Five great Ryder Cup finishes

Jed Court
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The 'Miracle of Medinah' would not have been possible without the heroics of Ian Poulter

The Ryder Cup returns later this month at Le Golf National in France, with its boisterous galleries, intense rivalries and team matchplay format unlike anything else in golf.

But the famous finishes are what linger in the memory the most, and here AFP Sport takes a look at five of the best from years gone by ahead of the start of the 42nd edition in three weeks' time:

1969 -- Europe 16 USA 16

Deciding match: Tony Jacklin (ENG) halved with Jack Nicklaus

-- One of the most famous gestures of sportsmanship in history came at the end of an acrimonious clash between Britain and the United States at Royal Birkdale.

Tensions were so high that the two captains, Eric Brown and Sam Snead, had to clam down the players during the second day. But in the final singles match, with the scores locked at 15-15, Jacklin eagled the 17th hole against visiting rookie Jack Nicklaus to send the contest up the last all-square.

After Nicklaus, who went on to become a record-breaking 18-time major champion, holed his par putt to retain the trophy, he conceded Jacklin's putt to ensure the Ryder Cup ended in a draw. Nicklaus famously told Jacklin: "I don't think you would have missed it, but I wasn't going to give you the chance, either."

1999 -- USA 14.5 Europe 13.5

Deciding match: Justin Leonard halved with Jose Maria Olazabal (ESP)

-- But Nicklaus' good will didn't leave a lasting impression on all future Ryder Cup stars, as displayed by the unsavoury scenes at the end of the 'Battle of Brookline'.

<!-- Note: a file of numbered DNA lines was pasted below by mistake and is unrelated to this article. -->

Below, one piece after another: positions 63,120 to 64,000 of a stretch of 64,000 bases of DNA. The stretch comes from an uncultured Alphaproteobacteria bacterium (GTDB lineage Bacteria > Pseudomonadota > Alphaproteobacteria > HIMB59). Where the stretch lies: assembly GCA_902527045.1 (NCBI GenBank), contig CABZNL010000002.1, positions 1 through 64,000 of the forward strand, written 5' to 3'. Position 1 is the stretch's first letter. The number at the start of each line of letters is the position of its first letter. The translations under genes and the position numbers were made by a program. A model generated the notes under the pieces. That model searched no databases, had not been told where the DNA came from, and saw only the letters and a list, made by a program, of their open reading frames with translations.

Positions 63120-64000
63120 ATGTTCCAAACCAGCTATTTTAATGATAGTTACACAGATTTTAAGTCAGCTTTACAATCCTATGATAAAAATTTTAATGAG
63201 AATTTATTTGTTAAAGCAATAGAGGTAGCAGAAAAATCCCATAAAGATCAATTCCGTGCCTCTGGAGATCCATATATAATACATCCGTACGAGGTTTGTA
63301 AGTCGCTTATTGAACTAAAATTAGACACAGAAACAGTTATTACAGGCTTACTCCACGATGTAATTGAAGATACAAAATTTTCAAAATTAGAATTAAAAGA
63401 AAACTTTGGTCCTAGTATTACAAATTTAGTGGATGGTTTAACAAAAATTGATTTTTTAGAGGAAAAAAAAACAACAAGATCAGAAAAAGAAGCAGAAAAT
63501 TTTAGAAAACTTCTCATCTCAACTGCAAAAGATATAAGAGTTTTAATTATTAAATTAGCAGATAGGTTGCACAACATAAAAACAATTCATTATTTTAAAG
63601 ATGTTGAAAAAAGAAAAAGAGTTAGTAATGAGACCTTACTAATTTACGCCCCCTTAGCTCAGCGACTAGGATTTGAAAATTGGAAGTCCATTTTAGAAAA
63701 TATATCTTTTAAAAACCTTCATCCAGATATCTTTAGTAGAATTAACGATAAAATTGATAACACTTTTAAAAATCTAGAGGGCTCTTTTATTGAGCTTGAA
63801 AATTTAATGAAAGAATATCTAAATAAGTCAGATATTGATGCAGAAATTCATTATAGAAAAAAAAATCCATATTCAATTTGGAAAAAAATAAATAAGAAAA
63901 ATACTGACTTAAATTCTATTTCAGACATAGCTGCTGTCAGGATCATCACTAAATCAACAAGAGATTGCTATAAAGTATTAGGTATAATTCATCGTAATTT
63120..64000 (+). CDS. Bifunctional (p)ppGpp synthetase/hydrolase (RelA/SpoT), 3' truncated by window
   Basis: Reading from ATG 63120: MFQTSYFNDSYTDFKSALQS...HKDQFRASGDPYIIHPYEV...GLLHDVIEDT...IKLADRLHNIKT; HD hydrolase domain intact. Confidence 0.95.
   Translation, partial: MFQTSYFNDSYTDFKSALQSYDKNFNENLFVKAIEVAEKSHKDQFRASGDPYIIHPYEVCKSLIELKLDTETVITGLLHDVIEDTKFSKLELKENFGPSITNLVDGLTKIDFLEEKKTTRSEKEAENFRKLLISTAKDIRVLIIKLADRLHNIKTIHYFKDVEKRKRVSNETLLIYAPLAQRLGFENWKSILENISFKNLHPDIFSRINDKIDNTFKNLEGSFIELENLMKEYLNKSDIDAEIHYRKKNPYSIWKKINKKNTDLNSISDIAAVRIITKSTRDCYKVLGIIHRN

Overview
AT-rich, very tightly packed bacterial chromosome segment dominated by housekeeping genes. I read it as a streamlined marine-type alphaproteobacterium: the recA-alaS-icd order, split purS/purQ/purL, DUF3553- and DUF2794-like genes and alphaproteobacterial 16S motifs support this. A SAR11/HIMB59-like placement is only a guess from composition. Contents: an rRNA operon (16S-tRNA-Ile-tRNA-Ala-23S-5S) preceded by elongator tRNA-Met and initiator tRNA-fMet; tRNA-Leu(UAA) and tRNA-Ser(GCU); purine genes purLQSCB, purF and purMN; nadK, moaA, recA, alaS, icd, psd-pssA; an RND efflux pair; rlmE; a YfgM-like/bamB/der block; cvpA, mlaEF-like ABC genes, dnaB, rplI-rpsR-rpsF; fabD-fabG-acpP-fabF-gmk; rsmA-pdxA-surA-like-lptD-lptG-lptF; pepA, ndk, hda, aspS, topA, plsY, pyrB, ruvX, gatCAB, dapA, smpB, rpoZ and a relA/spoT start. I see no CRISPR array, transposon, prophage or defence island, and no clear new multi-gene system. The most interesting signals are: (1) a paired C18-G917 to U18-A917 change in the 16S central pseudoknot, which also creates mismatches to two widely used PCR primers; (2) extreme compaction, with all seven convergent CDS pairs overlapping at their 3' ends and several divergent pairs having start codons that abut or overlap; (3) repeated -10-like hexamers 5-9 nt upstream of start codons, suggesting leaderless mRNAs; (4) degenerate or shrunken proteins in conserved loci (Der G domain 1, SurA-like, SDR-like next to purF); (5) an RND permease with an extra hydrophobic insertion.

Having trailed 10-6 ahead of the Sunday singles, the Americans dragged themselves into a 14-12 lead, with Justin Leonard level against Jose Maria Olazabal on the 17th, needing just a half-point to seal a US victory.

The event was marred by accusations of cheating by the home team's course marshals, while American fans heckled the Europeans throughout. Leonard poured a long birdie putt into the hole on the penultimate green, and although Olazabal had still to putt, the American players invaded the green in delirious celebration.

The moment went down in infamy. "I had so many American friends who apologised to me for being Americans that day," Swedish player Jesper Parnevik told Golf Digest.

2010 -- Europe 14.5 USA 13.5

Deciding match: Graeme McDowell (NIR) bt Hunter Mahan 3&1

-- For the only time in history, the Ryder Cup ended on a Monday after torrential rain at Celtic Manor in Wales. Europe were defending a three-point lead in the singles as they looked to regain the trophy, but the Americans fought back to level at 13.5-13.5.

That left the fate of the Cup in the hands of Northern Ireland's Graeme McDowell and Hunter Mahan, but the 2010 US Open champion holed a curling birdie putt on the 16th to take a 2-up lead, and the American duffed a chip on the next hole to gift the home side the win.

1983 -- USA 14.5 Europe 13.5

Deciding match: Tom Watson bt Bernard Gallacher (SCO) 2&1

-- Jacklin and Nicklaus were the captains as Europe arrived at Palm Beach Gardens quietly confident of winning on American soil for the first time since 1929.

The matches were level at 8-8 ahead of the singles, but Lanny Wadkins grabbed a vital half with Jose Maria Canizares thanks to a birdie at the 18th. Tom Watson almost faltered late in the final match against Bernard Gallacher, but the Scot missed a short bogey putt to end European hopes.

That close encounter was the start of a shift in fortunes, though, and the USA have not won back-to-back Ryder Cups at home since.

2012 -- Europe 14.5 USA 13.5

Deciding match: Martin Kaymer (GER) bt Steve Stricker 1 up

-- The greatest of all Ryder Cup comebacks, Europe were facing a chastening defeat when 10-4 down midway through the Saturday evening fourballs. But Ian Poulter played like a man possessed in a stunning run of birdies to cut the gap to four points in the dimming light.

Olazabal's Europe, playing for the first time since the death of former talisman Seve Ballesteros, roared out of the blocks on Sunday and retained the trophy when German Martin Kaymer drained an eight-foot putt at the 18th to beat Steve Stricker.

Italian Francesco Molinari snatched a half with Tiger Woods to win the Ryder Cup outright, and the 'Miracle of Medinah' was complete.